9. Acid House Kings: Paris (Advantage Acid House Kings, 1998, re-release 2002)
This is the re-release of this twee-pop classic that made Sweden really take notice of Acid House Kings. Topped up with two bonus tracks, this album features some gorgeous female vocals on several tracks. Upbeat happy pop from start to finish, and if you buy it from Popsicle, it’s signed by guitarist/bassist Johan…

10. Tribeca: Solitude (Dragon Down, 2004)
This is the latest album from Claes Björklund and Lasse Lindh whose excellent solo album “You Wake Up At Sea Tac” album not only stole it’s title from a line in “Fight Club” but contained a song called “Teenage Skin” that was virtually a complete rip-off of Matthew Sweet’s “Reaching Out” from 1993’s “Altered Beast” album…it’s identical, and it’s even in the same key! But enough about that. This album of electro-tinged melancholic indiepop is the perfect vehicle for Lindh’s sultry hushed voice.

11. Flemming: Flower (We Love The Industry, 2003)
Flemming are my Dutch friend Jiggle’s band, based in Amsterdam. A lot of people dug the track from their first album that I put on volume two, and they’re back on an indie label this time with a tongue-in-cheek album title considering they were dropped from Warner right before recording it!

12. Wan Light: Awake, Drunk and Average (Let’s Wake Up Somewhere Else, 2003)
This quirky duo from Stockholm named after an old Orange Juice song play music that is truly unique. Imagine a cross between Mercury Rev and Pet Shop Boys and you’re about half way there. There are shades of late 80’s indie sounds like New Order…I could go on all day clutching at comparisons but really these guys sound like nobody else, which is high praise indeed.

13. Jens Lekman: If You Ever Need A Stranger… (When I Said I Wanted To Be Your Dog, 2004)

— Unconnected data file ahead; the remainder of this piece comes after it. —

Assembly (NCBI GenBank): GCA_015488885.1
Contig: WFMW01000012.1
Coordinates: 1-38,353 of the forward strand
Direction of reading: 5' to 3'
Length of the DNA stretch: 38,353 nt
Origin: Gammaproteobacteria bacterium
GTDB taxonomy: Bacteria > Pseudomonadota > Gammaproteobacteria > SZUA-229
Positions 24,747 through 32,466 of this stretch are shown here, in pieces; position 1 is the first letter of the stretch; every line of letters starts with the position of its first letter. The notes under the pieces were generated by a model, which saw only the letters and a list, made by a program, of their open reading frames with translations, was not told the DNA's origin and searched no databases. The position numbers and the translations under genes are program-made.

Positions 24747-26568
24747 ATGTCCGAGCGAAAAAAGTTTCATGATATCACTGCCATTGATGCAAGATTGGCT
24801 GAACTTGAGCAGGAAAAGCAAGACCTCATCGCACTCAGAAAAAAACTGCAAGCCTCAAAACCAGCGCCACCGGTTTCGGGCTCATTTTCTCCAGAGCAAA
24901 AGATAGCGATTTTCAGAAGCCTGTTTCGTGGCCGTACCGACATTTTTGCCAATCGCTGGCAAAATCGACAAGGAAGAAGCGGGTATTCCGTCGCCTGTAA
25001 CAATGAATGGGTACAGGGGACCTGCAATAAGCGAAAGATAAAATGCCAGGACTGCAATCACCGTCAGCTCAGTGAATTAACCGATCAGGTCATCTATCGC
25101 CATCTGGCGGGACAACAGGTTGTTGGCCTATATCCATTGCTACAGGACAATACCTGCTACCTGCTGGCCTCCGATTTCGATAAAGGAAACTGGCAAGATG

After delivering two sublime EPs earlier this year (Maple Leaves and Rocky Dennis), perhaps the most hyped Swedish indie artist of the year delivered this, his debut full-length album. It’s hard to pick one song to represent this album, since there are pretty much 11 songs in 11 different styles. So I just picked my favourite. It’s as simple as this….you’ll love Jens Lekman or you’ll hate him. There’s not much in-between. I feel the same way about triphop crooner Jay-Jay Johanson, and I love his stuff too. Give this album a few listens and it will get its hooks in you. You’ll go back again and again and you won’t be sure why. Strangely addictive.

14. Ulf Turesson: Parade (Romance, 1998)
Freewheel albums (and their former incantation The Excuse and this recently-discovered “solo” CD from their frontman Turesson) elude me in the strangest ways. I don’t normally know that they’ve been released until three or fours after the fact, and then they are impossible to track down, being released solely in Japan. I can only imagine that record company objectives led to this coming out as a solo album, since it features the complete Freewheel line-up across 10 great tracks (some upbeat, some piano ballads), as we have come to expect from these guys. Great stuff.

15. Douglas Heart: Komplex (I Could See The Smallest Things, 2004)
Douglas Heart have been likened to the first Stone Roses album and My Bloody Valentine circa “Isn’t Anything”, although singer Malin Dahlberg sounds more like a less annoying version of the singer from the Cranberries. This is seriously spacey pop that will take you places, especially if you have the right transportation. A tasty little five track EP.

16. Kristoffer Jonzon: Drom Dig Bort (Du Ar Gud EP, 2004)
It’s been a while since I’ve put anything Swedish-language on the sampler, so here’s the first of two. If this sounds familiar, it’s because Jonzon is the brains behind close-harmony power poppers The Pendletones. Of course, I can’t understand a word of what he’s singing here, and for all I care he could be professing his desire to disembowel a goat with a rusty spoon with those sweet Beach Boys-esque harmonies and that lilting piano! A cute-as-a-button EP with four slices of unique Swedish pop.